I remember going to the cinema with no plan on watching anything with my parents, simply because there wasn't any movie that I very much anticipated then. I then saw the poster of Denis Villeneuve's Prisoners and thought about giving it a try. I admit, I've never watched any of Villeneuve's movies before but the synopsis of Prisoners intrigued me so much it's both alluring and haunting.

Set in Pennsylvania, the story revolves around two families whose daughters have been abducted during Thanksgiving, the investigation and the emotional impact it has placed upon two families. In this movie we will see Hugh Jackman as a father who is desperately struggling to find his missing daughter as he seeks assistance from his neighbor, Franklin (played by Terrence Howard) to carry out their own private personal search. Additionally, Jake Gyllenhaal is a detective who will cross path with Jackman during the search, facing conflicts and misleading clues that seem to direct them in a giant loop.

It was not a difficult movie with a complicated plot. Despite the emotional spin and the slow building tension and intensity, this is not a movie that makes you think. We get a straightforward plot with a clear head shot of what our root of evil is. It's just an abduction but it's not just a movie about abduction. The cinematography of this movie is, so to speak, beautiful. It brings out the right atmosphere with the right tone and contrast, some parts looking grainy and old, others grim and ghostly. To be nominated for an Academy Award for Best Cinematography, this movie sure knows how to find a place for itself.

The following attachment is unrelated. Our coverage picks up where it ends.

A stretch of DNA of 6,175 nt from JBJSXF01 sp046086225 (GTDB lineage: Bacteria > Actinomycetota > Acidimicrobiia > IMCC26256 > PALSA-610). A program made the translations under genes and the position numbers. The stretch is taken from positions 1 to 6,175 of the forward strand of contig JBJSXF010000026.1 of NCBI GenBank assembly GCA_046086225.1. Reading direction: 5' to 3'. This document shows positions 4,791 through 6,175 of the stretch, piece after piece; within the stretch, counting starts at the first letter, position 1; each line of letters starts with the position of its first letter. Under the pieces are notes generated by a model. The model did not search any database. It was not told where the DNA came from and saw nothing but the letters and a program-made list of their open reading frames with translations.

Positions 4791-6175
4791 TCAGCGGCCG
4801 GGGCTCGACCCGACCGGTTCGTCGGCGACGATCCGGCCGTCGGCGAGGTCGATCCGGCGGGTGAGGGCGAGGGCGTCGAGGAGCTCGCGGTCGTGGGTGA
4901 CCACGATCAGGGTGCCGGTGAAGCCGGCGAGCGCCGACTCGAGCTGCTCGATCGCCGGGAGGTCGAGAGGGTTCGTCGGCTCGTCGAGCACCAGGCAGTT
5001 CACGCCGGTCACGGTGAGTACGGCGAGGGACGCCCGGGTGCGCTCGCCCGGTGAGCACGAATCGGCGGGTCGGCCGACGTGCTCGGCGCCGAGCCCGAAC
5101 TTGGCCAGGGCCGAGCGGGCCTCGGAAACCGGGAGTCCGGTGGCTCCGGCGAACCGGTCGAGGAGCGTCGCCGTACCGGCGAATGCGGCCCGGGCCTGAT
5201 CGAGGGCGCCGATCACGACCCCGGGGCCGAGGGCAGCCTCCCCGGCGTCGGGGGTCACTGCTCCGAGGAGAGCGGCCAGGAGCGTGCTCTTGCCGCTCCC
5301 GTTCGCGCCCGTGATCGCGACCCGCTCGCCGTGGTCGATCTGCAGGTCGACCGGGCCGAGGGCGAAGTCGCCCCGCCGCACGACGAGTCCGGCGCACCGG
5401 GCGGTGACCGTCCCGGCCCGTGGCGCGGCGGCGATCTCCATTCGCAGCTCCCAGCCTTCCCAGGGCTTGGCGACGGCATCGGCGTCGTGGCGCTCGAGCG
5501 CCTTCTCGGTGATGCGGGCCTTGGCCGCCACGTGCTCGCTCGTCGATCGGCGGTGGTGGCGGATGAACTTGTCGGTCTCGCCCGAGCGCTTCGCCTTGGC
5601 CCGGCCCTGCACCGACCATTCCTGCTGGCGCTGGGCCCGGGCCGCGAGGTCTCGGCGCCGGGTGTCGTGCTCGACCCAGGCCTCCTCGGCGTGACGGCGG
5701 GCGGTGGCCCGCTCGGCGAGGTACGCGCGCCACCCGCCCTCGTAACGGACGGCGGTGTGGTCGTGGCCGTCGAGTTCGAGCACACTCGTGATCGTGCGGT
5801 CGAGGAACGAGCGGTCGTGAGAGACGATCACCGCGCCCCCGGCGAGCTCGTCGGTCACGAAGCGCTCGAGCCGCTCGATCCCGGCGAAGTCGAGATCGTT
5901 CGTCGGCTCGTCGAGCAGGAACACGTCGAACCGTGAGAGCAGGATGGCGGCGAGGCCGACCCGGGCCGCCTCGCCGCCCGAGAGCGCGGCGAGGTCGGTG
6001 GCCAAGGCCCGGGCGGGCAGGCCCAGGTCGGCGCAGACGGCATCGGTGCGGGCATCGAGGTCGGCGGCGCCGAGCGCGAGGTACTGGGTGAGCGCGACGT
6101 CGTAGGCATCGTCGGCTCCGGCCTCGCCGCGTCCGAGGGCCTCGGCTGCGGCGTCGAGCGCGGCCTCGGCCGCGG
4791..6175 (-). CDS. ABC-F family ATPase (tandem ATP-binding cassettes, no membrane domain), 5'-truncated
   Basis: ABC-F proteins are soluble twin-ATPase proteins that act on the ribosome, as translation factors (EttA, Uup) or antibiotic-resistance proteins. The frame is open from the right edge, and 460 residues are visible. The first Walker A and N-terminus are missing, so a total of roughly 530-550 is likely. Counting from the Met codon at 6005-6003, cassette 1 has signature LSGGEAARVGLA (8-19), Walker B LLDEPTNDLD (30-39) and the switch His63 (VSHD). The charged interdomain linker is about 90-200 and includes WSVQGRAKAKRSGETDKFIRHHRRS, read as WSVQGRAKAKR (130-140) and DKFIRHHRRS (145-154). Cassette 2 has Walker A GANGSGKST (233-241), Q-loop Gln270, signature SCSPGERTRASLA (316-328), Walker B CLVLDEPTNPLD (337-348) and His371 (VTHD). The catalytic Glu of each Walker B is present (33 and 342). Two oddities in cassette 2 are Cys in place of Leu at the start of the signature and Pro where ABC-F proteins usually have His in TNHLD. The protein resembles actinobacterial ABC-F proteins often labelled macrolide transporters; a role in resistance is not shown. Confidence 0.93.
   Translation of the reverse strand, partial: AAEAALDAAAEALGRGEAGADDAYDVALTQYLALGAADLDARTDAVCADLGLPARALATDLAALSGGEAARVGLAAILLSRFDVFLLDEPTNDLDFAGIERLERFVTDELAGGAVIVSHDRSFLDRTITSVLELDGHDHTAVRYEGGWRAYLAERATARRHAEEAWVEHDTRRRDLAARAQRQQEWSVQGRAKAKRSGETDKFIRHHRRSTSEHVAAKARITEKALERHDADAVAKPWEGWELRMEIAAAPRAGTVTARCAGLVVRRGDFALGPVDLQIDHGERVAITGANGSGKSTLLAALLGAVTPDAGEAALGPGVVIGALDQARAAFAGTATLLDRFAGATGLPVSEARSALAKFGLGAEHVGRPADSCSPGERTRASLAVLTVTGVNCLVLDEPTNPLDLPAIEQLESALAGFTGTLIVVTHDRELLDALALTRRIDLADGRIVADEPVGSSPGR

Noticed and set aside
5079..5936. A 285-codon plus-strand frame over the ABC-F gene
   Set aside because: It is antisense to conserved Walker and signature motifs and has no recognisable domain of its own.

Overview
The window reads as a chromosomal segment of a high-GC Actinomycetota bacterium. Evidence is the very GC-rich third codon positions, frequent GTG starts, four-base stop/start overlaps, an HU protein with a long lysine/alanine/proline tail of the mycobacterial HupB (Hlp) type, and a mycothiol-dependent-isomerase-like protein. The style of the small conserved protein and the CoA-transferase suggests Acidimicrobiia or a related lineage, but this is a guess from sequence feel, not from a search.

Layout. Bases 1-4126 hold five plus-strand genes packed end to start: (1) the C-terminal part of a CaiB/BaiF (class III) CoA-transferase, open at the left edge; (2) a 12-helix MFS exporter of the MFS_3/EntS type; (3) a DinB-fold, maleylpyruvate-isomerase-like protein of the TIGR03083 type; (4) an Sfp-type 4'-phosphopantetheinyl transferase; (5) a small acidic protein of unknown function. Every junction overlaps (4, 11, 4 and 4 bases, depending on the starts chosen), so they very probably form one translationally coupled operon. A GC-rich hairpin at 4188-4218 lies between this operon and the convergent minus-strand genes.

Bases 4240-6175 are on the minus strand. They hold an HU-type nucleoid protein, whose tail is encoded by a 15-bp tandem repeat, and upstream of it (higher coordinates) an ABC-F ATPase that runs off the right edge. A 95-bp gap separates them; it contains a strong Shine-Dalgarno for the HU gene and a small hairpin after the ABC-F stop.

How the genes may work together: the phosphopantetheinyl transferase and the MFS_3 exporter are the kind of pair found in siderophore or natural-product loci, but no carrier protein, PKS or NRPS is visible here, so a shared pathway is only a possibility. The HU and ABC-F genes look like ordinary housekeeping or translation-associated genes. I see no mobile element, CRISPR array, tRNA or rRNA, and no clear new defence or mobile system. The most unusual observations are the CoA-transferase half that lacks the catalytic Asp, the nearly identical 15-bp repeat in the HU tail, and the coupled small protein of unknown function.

Due to its pacing and the fact that everything was executed in words and facial expression rather than explosives and flying gunpowder, some people may find this movie boring. Who knows, you or your friend might fall asleep in the middle of Jackman's powerful performance. I'd say that would be a pity though, considering how it's a nice change to see our iconic Wolverine act under a different light. To add more spice, Jake Gyllenhaal is also a talent of the screen, something definitely worth the watch.

I absolutely love how this movie dwells with the exploration of characters. It shows that there is no need for a movie to go all the way over the planet for a heartfelt scenario, that a movie does not always need massive visual effect and CGI graphics to be compelling. After all, I am a firm believer of great cinematography. I believe that great cinematography is one aspect that can bring a movie to life and it's the weak spot that can win my heart anytime of the day. Add that up with exceptional performances from the casts and you'll get a movie that binds you on your seat. I totally did not regret walking in on this movie with just a hunch of how it's going to be good - my expectation was fulfilled. The movie wasn't good, it was great.